Open mike Remember how grimy our cities were until not so long ago? Well Cabe helped transform them by homing in on design quality, so its demise should worry us all, says Roger Madelin

There has been a dramatic improvement to our city centres in the past two decades with some solid, sustainable regeneration. But the institutions associated with that change are disappearing and their absence should be of concern to us all.

We face at least two years of uncertainty while the planning system changes, indeed as the state is reshaped. Demands on planners and services will grow while support shrinks

Cabe was accused by Ike Ijeh in Building of imposing a “totalitarian aesthetic” (29 October). Whatever that is supposed to mean, it’s not been Argent’s experience when seeking to create distinctive places on brownfield. What Cabe did keep pushing was the value of decent streets and spaces. I suspect some architects dislike Cabe precisely because it focuses on smart design rather than pursuing some kind of aesthetic agenda.

All this is even more relevant in tough times. We have learnt that if you start with quality, you have a much better chance of creating tenant and funder investment. Cabe helped to develop a more sophisticated and demanding market that understands the value of good design and how schemes can connect with their surroundings: you can see this with volume housebuilders beginning to respond to the pressure for better quality, with more of those companies adopting Building for Life as their benchmark.

The coalition’s approach to architecture and the built environment is shaped by two overarching drivers: reducing public spending and devolving decision making to the community, not least through new planning policy. These twin drivers mean that most development will be funded, at least in part, by the community, voluntary and commercial sectors, and that design questions will increasingly be in the hands of local people.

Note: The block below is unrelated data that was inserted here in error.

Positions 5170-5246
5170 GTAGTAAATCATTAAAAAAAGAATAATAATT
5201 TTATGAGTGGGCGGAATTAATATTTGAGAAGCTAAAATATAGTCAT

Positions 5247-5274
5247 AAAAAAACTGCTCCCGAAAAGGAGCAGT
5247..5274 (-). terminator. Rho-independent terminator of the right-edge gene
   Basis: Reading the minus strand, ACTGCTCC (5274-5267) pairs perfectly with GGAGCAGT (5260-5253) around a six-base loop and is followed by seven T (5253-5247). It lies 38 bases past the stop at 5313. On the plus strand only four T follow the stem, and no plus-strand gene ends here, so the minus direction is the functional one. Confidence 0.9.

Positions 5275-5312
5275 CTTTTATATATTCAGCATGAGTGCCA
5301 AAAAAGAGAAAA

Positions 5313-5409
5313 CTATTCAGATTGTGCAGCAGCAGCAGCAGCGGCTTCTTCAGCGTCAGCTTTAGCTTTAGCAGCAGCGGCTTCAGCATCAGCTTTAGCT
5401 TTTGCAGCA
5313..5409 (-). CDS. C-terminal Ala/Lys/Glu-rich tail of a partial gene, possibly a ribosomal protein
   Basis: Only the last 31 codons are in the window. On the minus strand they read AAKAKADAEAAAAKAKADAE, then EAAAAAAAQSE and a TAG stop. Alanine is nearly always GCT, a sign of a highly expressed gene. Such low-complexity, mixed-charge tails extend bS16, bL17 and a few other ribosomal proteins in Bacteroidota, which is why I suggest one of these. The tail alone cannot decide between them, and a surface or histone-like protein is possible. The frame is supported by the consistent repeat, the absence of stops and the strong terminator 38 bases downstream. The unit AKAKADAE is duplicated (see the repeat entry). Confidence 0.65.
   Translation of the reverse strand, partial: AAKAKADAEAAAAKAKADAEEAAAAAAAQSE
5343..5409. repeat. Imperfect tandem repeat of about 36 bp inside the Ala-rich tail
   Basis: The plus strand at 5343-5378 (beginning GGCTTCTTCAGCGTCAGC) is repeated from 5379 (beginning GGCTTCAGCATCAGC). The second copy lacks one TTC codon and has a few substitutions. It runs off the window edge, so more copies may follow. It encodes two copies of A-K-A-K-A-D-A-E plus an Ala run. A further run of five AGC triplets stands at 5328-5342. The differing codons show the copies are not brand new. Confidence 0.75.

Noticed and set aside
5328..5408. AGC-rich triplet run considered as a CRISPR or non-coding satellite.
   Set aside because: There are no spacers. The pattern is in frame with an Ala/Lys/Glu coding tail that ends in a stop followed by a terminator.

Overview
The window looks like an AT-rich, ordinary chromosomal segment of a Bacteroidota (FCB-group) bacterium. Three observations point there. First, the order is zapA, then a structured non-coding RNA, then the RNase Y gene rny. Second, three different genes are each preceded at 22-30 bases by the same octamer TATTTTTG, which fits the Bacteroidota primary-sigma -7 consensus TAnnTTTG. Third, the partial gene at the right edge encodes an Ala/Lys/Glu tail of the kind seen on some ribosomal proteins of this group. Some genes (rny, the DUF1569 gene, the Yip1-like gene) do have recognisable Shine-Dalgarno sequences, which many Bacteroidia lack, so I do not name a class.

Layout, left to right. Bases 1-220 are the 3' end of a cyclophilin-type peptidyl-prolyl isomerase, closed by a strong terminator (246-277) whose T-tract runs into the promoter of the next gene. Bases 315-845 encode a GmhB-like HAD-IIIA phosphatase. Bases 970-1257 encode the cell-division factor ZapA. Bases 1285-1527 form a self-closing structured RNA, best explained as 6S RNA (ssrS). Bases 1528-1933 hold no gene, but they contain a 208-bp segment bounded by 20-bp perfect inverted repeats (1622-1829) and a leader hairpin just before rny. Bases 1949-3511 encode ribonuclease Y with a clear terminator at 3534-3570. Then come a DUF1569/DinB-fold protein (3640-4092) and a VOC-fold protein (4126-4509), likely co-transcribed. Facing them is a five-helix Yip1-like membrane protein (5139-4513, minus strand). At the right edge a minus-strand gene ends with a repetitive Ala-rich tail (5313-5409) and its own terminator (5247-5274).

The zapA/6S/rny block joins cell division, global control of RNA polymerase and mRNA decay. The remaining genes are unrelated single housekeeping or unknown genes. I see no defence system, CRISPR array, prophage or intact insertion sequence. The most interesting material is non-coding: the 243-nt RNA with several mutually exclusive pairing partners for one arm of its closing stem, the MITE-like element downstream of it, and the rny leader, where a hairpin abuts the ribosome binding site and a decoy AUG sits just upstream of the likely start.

We face at least two years of uncertainty while the planning system changes, indeed as the state is reshaped. Demands on planners and services will grow while support shrinks. I don’t doubt that there is a public appetite for quality - three out of four people say they would welcome new housing if it were designed well and in keeping with the
local area. But knowing what you want doesn’t mean you know how to get it. Commissioning is complex, and who will
do the hand holding?

Cabe gave people the confidence to stand up for design quality, whether that meant giving a developer a second opinion or strengthening the arm of a planner. You can see it in bold commissions - from the Manchester Civil Justice Centre to Cranfields Mill in Ipswich. And projects like Liverpool One emerged better as a result of Cabe’s slating of early proposals.

It is worth remembering just how grubby inner cities used to feel not so long ago, how routine it was for cars to dominate every street and square, and how rare it was to come across any mixed-use development - decent or otherwise. We need a strong platform to support continued design-led regeneration, and to ensure that what is
there will be maintained and managed.

In my experience, the work that Cabe undertakes is not some added luxury, or rubber stamping, or the pursuit of some elitist aesthetic: it provides independent design and place-making advice that then enables the democratic process to do its work.

Maybe the way the service is delivered does need to be reviewed and maybe there is money to save but if we don’t have an independent, respected champion of design, we are highly likely to look back in a decade at many lost opportunities at best and some pretty bad developments at worst.

In some form what Cabe does must still be done. Often “simply” showing what not to do and what could be done, with a dispassionate, clear analysis, will result in a better solution.

The review and advice services have saved many millions of pounds not only in the “cost of the process” but also in a better value and lower cost end result. Much work has been undertaken to show the value of better buildings and better places; now we must put this work to good use.

Roger Madelin is joint chief executive of Argent Group